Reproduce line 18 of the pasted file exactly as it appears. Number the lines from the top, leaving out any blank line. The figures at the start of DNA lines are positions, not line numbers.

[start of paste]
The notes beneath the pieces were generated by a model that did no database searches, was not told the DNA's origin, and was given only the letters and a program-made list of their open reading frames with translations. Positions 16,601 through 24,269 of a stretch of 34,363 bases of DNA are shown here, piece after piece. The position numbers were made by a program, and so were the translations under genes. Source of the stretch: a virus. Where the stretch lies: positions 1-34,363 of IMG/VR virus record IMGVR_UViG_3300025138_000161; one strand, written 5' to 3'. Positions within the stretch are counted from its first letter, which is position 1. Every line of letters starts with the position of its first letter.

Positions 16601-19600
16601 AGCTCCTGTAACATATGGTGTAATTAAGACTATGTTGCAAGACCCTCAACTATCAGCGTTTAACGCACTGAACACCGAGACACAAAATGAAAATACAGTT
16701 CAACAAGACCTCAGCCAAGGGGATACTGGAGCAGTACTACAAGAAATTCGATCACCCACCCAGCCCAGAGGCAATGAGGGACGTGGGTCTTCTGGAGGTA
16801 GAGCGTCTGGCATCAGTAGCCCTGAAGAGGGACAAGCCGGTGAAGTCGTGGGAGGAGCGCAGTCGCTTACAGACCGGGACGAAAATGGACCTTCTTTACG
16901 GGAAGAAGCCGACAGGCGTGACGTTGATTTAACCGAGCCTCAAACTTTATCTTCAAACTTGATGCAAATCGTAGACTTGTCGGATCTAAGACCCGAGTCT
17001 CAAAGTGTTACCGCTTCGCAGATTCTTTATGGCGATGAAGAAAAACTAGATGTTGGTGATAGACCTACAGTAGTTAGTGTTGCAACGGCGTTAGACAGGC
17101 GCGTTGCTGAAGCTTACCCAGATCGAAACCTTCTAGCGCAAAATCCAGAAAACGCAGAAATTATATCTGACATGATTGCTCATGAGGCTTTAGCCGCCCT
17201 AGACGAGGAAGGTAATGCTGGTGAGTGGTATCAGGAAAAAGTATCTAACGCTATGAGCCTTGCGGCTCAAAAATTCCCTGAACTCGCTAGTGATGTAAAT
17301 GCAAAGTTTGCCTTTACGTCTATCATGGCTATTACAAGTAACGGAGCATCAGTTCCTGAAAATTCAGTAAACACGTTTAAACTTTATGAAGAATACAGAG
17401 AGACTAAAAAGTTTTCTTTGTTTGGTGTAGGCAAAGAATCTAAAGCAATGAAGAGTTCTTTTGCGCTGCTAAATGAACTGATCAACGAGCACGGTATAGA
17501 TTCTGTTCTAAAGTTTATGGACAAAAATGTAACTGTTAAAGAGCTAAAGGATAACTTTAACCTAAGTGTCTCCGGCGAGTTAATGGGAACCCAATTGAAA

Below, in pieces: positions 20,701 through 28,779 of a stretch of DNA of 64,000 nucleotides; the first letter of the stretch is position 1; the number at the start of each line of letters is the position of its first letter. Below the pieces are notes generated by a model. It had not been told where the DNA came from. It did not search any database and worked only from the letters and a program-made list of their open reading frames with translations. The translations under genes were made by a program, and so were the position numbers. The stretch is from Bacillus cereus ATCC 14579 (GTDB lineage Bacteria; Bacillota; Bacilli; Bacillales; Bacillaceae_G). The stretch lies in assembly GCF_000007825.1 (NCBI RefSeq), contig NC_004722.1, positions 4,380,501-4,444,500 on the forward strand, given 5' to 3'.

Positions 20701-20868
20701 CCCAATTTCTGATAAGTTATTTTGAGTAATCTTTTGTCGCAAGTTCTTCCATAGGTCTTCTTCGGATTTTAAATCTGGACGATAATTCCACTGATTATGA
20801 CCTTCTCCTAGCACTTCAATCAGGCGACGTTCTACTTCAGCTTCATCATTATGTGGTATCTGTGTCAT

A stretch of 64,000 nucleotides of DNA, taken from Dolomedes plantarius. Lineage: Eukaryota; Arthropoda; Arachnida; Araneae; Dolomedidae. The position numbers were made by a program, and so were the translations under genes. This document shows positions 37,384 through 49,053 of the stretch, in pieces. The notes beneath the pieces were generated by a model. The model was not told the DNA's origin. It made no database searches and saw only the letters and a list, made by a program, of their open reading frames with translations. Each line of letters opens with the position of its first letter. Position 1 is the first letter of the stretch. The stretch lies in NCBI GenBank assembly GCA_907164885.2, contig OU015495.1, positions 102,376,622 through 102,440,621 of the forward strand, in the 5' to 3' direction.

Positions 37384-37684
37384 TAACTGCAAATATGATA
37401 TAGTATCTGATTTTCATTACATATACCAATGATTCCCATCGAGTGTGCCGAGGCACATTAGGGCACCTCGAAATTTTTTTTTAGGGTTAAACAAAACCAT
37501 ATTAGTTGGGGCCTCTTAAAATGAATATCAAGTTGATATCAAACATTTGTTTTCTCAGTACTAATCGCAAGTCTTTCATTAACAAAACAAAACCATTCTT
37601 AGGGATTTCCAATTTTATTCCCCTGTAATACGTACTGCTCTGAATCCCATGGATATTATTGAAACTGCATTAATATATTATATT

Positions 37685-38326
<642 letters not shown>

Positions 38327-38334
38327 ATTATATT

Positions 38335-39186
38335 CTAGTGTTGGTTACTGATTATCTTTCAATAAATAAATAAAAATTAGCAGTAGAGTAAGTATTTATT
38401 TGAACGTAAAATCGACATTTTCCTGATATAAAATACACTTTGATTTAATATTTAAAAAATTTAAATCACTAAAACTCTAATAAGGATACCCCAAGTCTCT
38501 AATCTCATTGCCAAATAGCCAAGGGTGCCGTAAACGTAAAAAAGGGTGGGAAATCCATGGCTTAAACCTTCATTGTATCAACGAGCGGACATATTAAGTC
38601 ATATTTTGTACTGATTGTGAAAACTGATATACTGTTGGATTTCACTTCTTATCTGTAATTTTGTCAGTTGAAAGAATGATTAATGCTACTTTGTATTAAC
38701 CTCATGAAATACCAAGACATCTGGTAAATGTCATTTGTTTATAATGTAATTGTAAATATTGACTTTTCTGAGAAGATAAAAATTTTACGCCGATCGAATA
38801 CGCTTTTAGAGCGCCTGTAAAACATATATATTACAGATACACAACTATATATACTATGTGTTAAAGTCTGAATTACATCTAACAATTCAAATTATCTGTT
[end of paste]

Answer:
Positions 37384-37684